Ravi Muthumanickam felicitated
Local Singer Ravi Muthumanickam, who has organised and participated in several musical programmes for the past ten years was felicitated at the event and honoured with the title, ‘Isai Thendral’ (‘Musical Breeze’).
He rendered ‘Kodai Kala Katre,’ a Malaysia Vasudevan number featured in ‘Paneer Pushpangal’ a 1981 Tamil film.
Short Film Contest
Another highlight of the Programme was the announcement of the Winner and Runners-Up of the ‘Short Film Contest,’ the registration process for which was held a week earlier.
Called, ‘120 Hours,’ the Contest was organised by Yugendran and Venkat Prabhu, son of famous lyricist and music director Gangai Amaran and a nephew of music genius, Ilayaraja, a legend, credited with more than 6500 songs composed 1000 films and various other occasions.
The Contest was organised by Rambutan Media Works, Black Ticket Company (owned by Venkat Prabhu) and Auckland Tamil Association.
Venkat Prabhu and Yugendran were the judges, stationed respectively in Chennai and Auckland, communicating through email, mobile and Facebook.
Participating teams were given five days to shoot three-to-five minutes of a short film, dub, edit and submit the final work with English subtitles within 120 Hours from the time the email is sent to them.
As a Christmas theme, the teams were obliged to incorporate colour props in their short films, namely, Green, Red or White.
The genres of their production were a surprise element, which was emailed to the participants on December 20, 2017. It included horror, thriller, comedy, romance and a public service message.
‘Rocket Prabhu,’ a hilarious spoof of a famous Tamil film director’s daily routine (from 9 am to 8 pm) won the Best Film Award.
Praveen Sivaraman, who produced the film under his banner ‘Mad Duck Production,’ said that ‘Rocket Prabhu’ was his second attempt in filmmaking.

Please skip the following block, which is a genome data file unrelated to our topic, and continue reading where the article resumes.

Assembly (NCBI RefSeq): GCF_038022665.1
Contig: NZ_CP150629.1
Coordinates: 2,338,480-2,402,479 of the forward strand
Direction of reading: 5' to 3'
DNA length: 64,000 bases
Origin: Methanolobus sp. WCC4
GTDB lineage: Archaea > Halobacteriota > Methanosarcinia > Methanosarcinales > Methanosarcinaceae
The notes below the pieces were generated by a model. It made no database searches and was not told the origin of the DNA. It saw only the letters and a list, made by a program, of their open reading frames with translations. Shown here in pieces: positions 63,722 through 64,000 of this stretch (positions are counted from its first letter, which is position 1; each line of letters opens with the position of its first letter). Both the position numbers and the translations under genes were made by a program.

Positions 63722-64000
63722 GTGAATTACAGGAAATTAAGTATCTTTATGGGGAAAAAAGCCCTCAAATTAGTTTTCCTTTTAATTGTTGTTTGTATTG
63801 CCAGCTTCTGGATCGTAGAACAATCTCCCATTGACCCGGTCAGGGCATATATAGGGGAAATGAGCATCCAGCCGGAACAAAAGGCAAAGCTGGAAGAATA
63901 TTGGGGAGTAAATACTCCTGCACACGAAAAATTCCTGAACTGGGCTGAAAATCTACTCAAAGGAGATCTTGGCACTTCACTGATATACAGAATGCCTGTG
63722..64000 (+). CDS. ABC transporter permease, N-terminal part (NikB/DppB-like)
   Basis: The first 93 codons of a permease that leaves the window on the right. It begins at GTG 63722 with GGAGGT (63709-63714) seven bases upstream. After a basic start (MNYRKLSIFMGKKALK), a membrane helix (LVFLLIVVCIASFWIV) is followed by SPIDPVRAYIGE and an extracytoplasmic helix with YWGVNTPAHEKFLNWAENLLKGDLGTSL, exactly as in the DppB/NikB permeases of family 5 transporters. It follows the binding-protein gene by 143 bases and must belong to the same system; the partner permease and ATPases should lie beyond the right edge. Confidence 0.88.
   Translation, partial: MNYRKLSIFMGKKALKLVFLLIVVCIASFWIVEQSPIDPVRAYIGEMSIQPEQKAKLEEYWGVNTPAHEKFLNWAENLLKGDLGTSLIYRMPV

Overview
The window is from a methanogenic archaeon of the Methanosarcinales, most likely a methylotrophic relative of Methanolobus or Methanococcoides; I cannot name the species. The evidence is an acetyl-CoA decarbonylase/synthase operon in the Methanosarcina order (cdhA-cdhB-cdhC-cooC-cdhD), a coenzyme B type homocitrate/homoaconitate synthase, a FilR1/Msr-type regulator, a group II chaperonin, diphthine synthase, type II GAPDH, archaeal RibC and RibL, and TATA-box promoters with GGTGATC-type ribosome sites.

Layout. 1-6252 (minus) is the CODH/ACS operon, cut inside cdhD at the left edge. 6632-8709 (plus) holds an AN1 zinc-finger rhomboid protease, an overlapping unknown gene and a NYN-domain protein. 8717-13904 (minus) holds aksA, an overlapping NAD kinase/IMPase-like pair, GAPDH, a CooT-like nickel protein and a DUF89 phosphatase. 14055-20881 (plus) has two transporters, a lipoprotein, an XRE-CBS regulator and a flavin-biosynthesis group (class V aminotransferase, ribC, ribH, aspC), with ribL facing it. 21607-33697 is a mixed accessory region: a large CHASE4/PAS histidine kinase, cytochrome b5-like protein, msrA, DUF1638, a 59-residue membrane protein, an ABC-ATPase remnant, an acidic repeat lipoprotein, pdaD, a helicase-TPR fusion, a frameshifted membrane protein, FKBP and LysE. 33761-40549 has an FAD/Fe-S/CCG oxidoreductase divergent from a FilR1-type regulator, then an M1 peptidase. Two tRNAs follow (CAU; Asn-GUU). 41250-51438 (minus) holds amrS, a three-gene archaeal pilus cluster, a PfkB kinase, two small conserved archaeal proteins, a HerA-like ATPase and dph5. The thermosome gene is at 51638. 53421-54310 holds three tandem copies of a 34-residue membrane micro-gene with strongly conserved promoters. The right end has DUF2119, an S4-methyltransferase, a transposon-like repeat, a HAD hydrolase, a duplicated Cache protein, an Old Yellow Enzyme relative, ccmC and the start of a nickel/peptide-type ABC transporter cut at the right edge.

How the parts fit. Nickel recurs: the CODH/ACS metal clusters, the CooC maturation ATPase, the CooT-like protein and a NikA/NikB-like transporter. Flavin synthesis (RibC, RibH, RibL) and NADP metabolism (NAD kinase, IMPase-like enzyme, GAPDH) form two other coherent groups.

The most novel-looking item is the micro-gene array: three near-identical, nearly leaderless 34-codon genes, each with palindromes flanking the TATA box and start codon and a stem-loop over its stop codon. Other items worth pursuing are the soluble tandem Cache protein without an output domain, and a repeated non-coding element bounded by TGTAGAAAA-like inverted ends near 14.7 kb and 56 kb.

Mad Duck Productions has thus far won four awards in short film competitions.
The First Runner-Up was ‘Ulle Veliye’ (Inside, Outside), a horror film by ‘950 pm Studio and The V Studios.’ The film won accolades from Yugendran – “A technically sound production.”
The Second Runner-Up was ’33 Uthira Kayangal,’ a thriller produced by Beta Factory Productions. The movie was judged as ‘A film with a good message.’
Teenagers’ film praised
Two other films merited a special mention.
‘Thamizhanda’ (‘Tamilian, I say’) produced by Auckland Tamil Association and ‘The Nightmare before Christmas,’ produced by ‘Three Brown Boys’ were mentioned as good productions with those involved deserving praised.
Venkat Prabhu said that ‘The Nightmare before Christmas’ was ‘A great attempt.’
Unfortunately, as the boys were less than 18 years of age, their film could not be considered as an entry in the contest.
Children of playback singers rarely achieve the talent and fame of their parents, especially in the Tamil film industry, which has curiously promoted, throughout its history more from the neighbouring States of Telangana, Andhra Pradesh and Kerala, than from within its own borders.
Tamil Nadu is also known for enabling foreign talent to flourish, which is how and why singers like the Late Malaysia Vasudevan achieved fame and fortune through his melodious voice that suited almost every actor on whom scenes were picturised.
- Yugendran and Shankar Narayanan
- National List MP Kanwaljit Singh Bakshi speaking
- Auckland Tamil Association President Vai Ravindran welcoming guests
- Ratna Venkat presenting the invocatory dance number
- Yugendran with Aswathy Sasidharan
(Pictures by Ronny Kumaran, Indian Newslink)